Historic market to close after land sale is agreed
CHELFORD Market is to close after more than a hundred years in the village.
The bustling market, which sees thousands of pounds worth of cattle pass through its gates each week, is set to shut its doors at the end of March after landlords agreed the sale of the land for housing.
The move will result in the loss of ‘a number’ of jobs and will see produce grown in Macclesfield taken 50 miles to Beeston, near Nottingham to be sold. Gwyn Williams, from Wright Marshall, said they are ‘bitterly disappointed’ they have not been able to secure a new site for the historic market.
He said: “We’ve been trying to find an alternative site for 16 years. We have found a number of sites which we believe would have been suitable, unfortunately we have not been able to secure one.
“We are still looking, and we are still in negotiations with another site and in conversations with Cheshire East Council - who have been very supportive - but unfortunately our lease at Chelford has come to an end and our final market will be in March. Unfortunately it’s indicative of what’s happening in the rural communities across the country. It’s going to have a massive impact on our customers, but we are going to do everything we can to ensure our Chelford customers continue to get the best service.”
Chelford Market’s landlords have entered into a conditional contract to sell the site to a development company which requires vacant possession of the site prior to submitting a detailed planning application for housing which is yet to be submitted.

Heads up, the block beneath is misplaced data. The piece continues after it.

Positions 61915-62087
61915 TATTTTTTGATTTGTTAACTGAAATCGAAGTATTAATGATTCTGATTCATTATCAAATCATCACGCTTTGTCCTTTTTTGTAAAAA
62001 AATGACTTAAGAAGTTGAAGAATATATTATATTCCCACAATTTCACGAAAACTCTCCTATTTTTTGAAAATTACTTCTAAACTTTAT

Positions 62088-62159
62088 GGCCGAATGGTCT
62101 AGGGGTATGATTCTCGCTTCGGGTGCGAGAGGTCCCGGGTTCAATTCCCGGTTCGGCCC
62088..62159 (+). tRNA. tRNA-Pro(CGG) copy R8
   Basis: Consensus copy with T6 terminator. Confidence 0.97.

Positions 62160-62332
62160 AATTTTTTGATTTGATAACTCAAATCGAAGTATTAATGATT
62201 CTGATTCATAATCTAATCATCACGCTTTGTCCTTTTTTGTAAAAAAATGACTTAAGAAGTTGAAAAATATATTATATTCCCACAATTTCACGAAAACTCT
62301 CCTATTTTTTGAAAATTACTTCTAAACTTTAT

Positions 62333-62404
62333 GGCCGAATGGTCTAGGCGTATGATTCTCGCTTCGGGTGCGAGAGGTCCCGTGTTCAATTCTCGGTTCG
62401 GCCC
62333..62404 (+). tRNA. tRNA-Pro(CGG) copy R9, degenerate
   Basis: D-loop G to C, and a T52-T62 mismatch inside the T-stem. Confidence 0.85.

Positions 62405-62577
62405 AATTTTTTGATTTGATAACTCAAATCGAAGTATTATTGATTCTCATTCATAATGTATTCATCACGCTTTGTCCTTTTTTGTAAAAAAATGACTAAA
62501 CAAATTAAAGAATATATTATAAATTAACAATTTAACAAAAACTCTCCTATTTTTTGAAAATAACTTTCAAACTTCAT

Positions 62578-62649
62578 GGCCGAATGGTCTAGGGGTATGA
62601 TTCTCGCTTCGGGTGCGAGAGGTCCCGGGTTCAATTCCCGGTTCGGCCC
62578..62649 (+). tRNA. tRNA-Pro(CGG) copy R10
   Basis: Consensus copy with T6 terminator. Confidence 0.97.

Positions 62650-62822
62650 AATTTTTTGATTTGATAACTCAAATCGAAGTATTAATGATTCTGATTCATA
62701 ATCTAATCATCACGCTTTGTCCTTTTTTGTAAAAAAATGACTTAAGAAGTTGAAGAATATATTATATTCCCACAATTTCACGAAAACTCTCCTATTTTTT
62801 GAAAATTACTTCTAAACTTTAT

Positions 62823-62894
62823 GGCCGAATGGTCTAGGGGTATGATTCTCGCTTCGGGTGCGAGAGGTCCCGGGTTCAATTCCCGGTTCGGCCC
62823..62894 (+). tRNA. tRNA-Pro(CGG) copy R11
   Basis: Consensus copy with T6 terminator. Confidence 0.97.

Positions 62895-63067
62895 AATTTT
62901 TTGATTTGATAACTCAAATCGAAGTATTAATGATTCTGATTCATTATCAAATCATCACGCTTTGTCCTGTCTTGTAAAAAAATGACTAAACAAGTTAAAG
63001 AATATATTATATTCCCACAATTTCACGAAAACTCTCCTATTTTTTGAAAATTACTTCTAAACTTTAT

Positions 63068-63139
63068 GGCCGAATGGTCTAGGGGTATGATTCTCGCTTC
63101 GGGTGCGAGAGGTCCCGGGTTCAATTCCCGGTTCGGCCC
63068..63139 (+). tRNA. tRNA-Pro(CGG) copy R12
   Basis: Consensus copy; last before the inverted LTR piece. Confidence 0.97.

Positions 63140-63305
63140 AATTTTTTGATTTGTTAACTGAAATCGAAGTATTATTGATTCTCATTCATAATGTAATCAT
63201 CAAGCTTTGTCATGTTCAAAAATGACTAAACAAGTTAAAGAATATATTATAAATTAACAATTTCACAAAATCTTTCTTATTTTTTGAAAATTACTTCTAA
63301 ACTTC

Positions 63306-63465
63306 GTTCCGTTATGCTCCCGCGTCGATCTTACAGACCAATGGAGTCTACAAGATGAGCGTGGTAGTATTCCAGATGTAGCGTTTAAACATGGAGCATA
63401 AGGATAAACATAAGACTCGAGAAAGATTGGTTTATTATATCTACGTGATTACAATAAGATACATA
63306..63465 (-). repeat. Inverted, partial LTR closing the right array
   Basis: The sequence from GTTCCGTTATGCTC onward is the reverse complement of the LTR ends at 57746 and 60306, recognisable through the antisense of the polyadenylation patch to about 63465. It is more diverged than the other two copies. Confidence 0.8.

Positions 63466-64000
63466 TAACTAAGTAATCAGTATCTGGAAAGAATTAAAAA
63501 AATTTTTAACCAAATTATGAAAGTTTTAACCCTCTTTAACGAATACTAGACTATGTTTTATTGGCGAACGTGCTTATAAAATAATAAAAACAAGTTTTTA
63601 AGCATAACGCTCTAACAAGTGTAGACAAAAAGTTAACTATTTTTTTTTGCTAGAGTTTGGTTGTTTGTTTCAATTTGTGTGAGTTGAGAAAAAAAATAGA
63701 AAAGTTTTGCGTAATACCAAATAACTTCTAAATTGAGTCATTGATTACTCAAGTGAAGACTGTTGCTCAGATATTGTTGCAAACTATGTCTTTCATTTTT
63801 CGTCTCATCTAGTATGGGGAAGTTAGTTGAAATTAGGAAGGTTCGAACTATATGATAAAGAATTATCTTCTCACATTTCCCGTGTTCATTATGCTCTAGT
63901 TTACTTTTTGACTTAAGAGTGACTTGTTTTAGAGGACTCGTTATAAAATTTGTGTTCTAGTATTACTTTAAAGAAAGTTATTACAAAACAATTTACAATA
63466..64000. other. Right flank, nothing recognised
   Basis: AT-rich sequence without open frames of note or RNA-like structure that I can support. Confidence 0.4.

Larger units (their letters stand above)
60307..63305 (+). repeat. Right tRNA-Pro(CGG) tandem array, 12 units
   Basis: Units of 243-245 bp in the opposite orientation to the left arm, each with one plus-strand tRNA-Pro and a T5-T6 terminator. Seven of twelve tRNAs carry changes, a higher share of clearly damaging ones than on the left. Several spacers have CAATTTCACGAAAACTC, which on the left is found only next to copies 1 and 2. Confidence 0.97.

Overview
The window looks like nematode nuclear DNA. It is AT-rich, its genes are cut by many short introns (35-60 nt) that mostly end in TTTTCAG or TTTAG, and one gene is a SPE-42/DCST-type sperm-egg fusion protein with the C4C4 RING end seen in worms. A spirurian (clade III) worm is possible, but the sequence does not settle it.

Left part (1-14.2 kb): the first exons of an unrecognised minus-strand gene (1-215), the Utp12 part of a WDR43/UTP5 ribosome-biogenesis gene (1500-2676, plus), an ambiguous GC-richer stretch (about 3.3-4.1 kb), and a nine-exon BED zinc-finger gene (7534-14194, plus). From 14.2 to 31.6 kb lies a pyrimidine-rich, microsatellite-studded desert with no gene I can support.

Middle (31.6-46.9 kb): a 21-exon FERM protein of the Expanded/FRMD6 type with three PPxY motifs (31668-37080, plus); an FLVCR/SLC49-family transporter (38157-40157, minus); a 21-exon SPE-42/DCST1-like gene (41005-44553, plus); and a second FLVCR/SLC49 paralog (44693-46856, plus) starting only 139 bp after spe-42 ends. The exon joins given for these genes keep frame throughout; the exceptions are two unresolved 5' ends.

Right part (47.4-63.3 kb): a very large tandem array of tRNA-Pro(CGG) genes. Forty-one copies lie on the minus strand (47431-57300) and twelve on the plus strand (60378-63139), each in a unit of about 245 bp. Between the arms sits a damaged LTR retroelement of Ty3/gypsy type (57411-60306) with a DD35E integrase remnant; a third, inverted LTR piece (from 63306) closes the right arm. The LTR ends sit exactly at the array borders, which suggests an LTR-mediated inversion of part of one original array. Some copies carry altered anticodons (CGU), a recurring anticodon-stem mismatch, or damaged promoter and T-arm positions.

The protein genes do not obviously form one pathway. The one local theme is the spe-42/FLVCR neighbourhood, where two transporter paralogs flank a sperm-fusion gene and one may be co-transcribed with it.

Wright Marshall will hold its last sale in Chelford on March 30 when the existing business - which includes the trade of animals, produce and plants and shrubs - will be relocated to the firm’s other Auction Centre at Beeston Castle.
Keith Brightmore, from the Macclesfield branch of the National Farmers Union, said it was the end of an era for local farmers.
He said: “Chelford has been open for more than 100 years and it’s always been part of the local farming life.
“It will be a real loss for people. There’s a lot of sadness because it’s been a huge part of the local farming scene.
“People used to go even if they weren’t selling things it is the social aspect that you lose as well, meeting all your mates. It was a busy, busy place.”
Chelford market is closing after more than a century